That headline sounds bad, but it’s actually bad journalism. Sewers and wastewater treatment plants are not designed to function correctly during a hurricane the size of Harey or Irma. In that situation, the concern is protecting life and property. Sewage treatment can take a temporary back seat, and generally be brought back online pretty quickly after the extreme event is over.
Millions of gallons of poorly treated wastewater and raw sewage flowed into the bays, canals and city streets of Florida from facilities serving some of the nation’s fastest-growing counties. More than 9 million gallons of releases tied to Irma have been reported as of late Tuesday as inundated plants were submerged, forced to bypass treatment or lost power.
The article goes on to suggest that the sewage released during a hurricane has something to do with aging, poorly maintained infrastructure that is not doing what it is supposed to do in normal weather.
Such overflows, which can spread disease-causing pathogens, are happening more often, as population shifts and increasingly strong storms strain the capacity of plants and decades-old infrastructure. The Environmental Protection Agency estimated last year that $271 billion is needed to maintain and improve the nation’s wastewater pipes, treatment plants and associated infrastructure…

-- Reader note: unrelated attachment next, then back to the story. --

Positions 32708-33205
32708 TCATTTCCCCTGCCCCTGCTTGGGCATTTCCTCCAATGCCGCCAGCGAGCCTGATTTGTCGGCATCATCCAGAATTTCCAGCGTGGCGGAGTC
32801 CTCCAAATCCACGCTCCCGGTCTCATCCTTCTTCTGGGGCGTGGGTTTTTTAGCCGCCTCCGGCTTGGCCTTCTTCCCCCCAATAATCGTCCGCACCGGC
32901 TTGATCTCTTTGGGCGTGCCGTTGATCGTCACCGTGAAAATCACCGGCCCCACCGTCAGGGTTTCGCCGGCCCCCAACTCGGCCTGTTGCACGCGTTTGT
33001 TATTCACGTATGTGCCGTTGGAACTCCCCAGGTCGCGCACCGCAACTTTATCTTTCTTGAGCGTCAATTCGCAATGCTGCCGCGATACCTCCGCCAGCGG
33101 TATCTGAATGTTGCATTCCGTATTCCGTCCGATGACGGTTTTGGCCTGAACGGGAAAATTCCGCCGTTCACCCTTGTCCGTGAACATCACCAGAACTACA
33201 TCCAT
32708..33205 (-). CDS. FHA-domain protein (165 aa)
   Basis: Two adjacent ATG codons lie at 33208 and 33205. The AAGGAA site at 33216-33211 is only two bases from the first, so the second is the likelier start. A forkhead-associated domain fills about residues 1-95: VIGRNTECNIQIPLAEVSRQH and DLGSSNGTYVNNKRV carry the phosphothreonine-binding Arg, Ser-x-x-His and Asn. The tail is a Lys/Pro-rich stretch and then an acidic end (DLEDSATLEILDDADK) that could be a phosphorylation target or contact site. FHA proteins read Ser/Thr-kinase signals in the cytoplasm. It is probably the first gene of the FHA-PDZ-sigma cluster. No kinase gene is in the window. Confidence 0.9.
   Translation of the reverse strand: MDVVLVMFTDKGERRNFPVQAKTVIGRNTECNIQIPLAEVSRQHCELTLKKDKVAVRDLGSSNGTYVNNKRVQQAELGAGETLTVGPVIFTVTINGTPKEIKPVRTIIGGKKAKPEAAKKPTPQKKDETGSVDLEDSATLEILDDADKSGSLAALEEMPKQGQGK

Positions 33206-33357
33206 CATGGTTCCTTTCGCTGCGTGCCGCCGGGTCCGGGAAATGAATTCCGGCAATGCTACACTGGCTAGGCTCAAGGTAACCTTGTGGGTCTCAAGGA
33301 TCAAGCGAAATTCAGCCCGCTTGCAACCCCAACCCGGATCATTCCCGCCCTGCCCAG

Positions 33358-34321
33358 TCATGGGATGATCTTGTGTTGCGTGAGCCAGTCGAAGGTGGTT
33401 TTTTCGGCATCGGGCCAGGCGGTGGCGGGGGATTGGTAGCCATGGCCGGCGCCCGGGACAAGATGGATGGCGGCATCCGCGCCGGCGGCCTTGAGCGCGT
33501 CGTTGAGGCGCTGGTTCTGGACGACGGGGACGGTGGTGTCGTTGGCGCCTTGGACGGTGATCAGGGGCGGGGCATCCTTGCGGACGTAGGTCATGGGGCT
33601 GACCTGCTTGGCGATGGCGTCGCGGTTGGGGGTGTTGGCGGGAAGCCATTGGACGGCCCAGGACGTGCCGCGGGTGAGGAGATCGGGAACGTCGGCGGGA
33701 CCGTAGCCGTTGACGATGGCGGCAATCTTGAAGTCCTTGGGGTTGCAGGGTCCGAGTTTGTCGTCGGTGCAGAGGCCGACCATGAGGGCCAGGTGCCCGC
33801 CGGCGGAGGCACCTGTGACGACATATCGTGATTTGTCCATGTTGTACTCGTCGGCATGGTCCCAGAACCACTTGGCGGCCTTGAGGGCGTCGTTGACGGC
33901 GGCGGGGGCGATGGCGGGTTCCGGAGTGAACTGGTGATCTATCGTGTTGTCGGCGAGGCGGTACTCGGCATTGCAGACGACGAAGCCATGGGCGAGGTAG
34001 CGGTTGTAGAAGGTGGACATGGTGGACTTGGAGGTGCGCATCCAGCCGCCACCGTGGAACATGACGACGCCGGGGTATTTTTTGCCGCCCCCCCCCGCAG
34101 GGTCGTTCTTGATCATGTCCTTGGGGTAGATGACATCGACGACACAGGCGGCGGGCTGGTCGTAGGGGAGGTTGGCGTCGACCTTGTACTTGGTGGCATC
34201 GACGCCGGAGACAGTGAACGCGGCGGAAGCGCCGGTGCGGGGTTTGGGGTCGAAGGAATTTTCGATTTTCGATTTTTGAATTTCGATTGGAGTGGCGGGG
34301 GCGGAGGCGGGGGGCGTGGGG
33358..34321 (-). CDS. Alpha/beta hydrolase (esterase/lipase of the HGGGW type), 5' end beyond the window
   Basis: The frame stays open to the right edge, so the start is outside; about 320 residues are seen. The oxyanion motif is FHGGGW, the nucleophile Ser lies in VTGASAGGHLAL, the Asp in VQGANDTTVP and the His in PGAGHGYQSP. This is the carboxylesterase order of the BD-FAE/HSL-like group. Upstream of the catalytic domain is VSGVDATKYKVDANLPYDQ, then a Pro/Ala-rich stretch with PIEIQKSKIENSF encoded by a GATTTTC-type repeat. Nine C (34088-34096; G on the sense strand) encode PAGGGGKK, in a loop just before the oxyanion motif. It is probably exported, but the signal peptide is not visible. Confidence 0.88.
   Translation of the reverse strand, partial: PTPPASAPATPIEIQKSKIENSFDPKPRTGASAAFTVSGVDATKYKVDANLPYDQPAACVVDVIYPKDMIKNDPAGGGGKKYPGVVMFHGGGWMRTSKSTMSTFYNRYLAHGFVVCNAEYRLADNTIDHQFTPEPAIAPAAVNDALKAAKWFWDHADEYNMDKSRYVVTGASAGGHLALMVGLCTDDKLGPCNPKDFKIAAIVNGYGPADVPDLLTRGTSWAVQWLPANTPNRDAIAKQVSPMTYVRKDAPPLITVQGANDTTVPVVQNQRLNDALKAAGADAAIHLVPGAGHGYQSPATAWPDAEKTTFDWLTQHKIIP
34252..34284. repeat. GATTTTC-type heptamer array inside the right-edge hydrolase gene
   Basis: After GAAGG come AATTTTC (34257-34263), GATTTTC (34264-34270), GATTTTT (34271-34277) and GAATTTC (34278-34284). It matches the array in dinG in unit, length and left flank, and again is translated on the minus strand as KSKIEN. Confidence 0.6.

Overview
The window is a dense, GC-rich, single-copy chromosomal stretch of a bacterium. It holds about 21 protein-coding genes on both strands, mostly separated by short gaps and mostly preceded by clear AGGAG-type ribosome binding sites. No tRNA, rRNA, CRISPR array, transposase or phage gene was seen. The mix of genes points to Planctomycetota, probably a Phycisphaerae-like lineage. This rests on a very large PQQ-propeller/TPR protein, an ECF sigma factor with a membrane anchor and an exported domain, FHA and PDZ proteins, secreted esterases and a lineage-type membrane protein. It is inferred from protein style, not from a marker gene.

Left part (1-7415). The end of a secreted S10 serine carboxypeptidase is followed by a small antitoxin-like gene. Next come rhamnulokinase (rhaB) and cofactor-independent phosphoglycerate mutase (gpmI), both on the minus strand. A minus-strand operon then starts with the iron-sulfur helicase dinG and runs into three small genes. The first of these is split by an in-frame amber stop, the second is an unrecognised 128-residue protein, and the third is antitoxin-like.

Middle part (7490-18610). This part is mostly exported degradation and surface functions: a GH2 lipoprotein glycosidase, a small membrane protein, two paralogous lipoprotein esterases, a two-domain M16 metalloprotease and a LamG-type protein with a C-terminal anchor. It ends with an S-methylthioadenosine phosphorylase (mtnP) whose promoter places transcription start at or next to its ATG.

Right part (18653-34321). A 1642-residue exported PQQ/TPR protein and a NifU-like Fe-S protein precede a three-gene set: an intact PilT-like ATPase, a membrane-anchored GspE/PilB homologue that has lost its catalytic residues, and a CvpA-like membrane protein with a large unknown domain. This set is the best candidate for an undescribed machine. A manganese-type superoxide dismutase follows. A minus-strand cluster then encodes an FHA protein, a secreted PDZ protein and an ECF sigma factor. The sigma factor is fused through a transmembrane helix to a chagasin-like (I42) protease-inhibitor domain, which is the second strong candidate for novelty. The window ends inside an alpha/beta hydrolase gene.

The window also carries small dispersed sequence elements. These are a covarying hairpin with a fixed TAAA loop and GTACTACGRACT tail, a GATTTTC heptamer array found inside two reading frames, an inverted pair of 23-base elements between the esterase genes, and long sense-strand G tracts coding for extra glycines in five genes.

Wastewater treatment facilities are especially vulnerable to flooding because they are traditionally built in low-lying areas, near whatever river or waterway they discharge into. That approach works in normal conditions, but coastal treatment plants increasingly are outmatched during intense downpours and fierce storms, especially amid rising sea levels.
“Any time there is a large event — any kind of flood — they get overwhelmed and you have these raw sewage discharges,” said Ken Kopocis, who served as the top official in the EPA’s water office under President Barack Obama.
This is all true. We do need to spend money on our water quality infrastructure, and states and the federal government need to help fix problems that were caused long before anyone alive today was born. And we need to consider climate change and sea level rise when we do all that. But we also need to demand a bit more from our science reporters.